MYTHS AND FACTS ABOUT HURRICANE-PROOFING YOUR HOME
MYTH: Homes built in Florida before 1992 were built to withstand a category 3 hurricane.
FACT: Hurricane Andrew in 1992 highlighted the vulnerability of Florida’s building standards. The Florida Building Code Commission was established in the late 1990s in response to the devastation caused by Hurricane Andrew. This mandated a single, statewide building code that featured tougher standards to ensure that structures would withstand major hurricane-level winds. Miami-Dade County building codes adopted as a result are the toughest in the state, and among the toughest in the nation.
MYTH: Taping windows with masking tape is an effective way to prevent shattered glass and damage to a home during a hurricane.
FACT: Impact-resistant glass and shutters are specifically designed to meet a combination of impact and continuous pressure from the wind. Windows are a critical barrier to protect your home from wind, wind-borne debris and water. If your windows are breached, this can exert pressure on your roof and walls, causing the collapse of the home. Much of the damage that occurred from Hurricane Andrew resulted from failure of windows and doors. These failures frequently lead to interior wall failure and sometimes roof failures. (NOAA)
FACT: The openings (doors and windows) are your homes primary defense against a storm. A garage door is the most frequent source of damage due to collapse or failure from storm surge or wind. A reinforced garage door will prevent the largest opening in the house from being compromised during a storm. If the garage door gives in, the home is defenseless against the wind and rain of the storm.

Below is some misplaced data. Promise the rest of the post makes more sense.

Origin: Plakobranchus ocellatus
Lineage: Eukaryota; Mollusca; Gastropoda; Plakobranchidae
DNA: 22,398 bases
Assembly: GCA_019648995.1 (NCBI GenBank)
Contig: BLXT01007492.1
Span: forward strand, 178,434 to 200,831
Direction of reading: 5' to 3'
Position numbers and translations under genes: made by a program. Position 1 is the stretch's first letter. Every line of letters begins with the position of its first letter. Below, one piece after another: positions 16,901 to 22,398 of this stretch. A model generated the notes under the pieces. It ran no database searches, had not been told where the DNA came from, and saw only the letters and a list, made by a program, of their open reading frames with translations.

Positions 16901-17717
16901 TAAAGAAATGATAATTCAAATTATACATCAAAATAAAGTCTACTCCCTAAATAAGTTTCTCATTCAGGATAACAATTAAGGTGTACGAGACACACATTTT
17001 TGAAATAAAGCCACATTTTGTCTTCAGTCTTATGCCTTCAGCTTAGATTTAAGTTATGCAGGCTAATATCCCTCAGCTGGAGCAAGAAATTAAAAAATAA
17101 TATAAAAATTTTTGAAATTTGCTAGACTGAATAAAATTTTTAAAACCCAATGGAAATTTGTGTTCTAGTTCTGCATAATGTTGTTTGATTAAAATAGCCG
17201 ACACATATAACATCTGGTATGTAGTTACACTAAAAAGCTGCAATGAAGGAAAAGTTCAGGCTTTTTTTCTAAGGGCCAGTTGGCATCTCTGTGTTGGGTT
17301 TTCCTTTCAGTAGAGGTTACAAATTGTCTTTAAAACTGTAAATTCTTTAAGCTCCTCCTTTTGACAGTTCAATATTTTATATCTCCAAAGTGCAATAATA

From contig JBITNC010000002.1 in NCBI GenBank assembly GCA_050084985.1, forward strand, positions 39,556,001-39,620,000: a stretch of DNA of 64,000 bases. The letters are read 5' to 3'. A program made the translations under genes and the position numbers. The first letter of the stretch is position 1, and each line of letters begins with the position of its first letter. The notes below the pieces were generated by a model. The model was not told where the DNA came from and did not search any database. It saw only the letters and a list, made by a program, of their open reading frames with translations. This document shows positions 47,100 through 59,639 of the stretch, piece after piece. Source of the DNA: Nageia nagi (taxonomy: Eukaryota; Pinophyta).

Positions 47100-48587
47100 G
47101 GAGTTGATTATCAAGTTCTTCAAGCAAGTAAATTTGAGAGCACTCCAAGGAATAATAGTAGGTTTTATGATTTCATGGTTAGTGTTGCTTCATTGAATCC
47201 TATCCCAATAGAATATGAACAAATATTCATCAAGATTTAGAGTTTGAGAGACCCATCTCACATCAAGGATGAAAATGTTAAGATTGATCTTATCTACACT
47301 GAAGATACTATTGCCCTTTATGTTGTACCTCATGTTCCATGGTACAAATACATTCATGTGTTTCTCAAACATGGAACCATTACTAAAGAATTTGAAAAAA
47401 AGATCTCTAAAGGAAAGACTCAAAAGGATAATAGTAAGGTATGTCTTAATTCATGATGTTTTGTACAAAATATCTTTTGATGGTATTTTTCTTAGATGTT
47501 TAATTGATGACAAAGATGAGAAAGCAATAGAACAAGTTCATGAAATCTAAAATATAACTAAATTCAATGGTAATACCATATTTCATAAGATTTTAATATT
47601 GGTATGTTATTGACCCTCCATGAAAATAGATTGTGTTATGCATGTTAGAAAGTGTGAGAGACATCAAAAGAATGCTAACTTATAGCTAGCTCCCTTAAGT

MYTH: Residents who stay in their homes and hold the doors closed against the wind have swifter hurricane recoveries.
FACT: Injuries from hurricanes often occur when people use their own bodies to defend their homes against wind and wind-borne debris. A category 3 hurricane will bring winds traveling 111-130 mph. The greatest threat from a hurricane's winds is the debris, a deadly barrage of flying missiles such as lawn furniture, signs, roofing, and metal siding.
MYTH: The cost of hurricane-proofing a home is not worth the money.
FACT: The four hurricanes of the 2004 season resulted in 1.66 million insurance claims totaling more than $20 billion in insured losses, for an average claim of $20,000. In Florida, one in every five homes was damaged. Storm after storm revealed that homes built in compliance with the Florida Building Code fared much better than those that did not. Homes that were “hardened” with hurricane-strengthening features sustained less damage than those that had not been retrofitted with these features.
Investing in hurricane-resistant measures increases a home’s value.
who invest in hurricane-resistant doors and windows experience less
damage, file fewer and lower insurance claims and are open for business
or back in their homes
sooner than those that do not.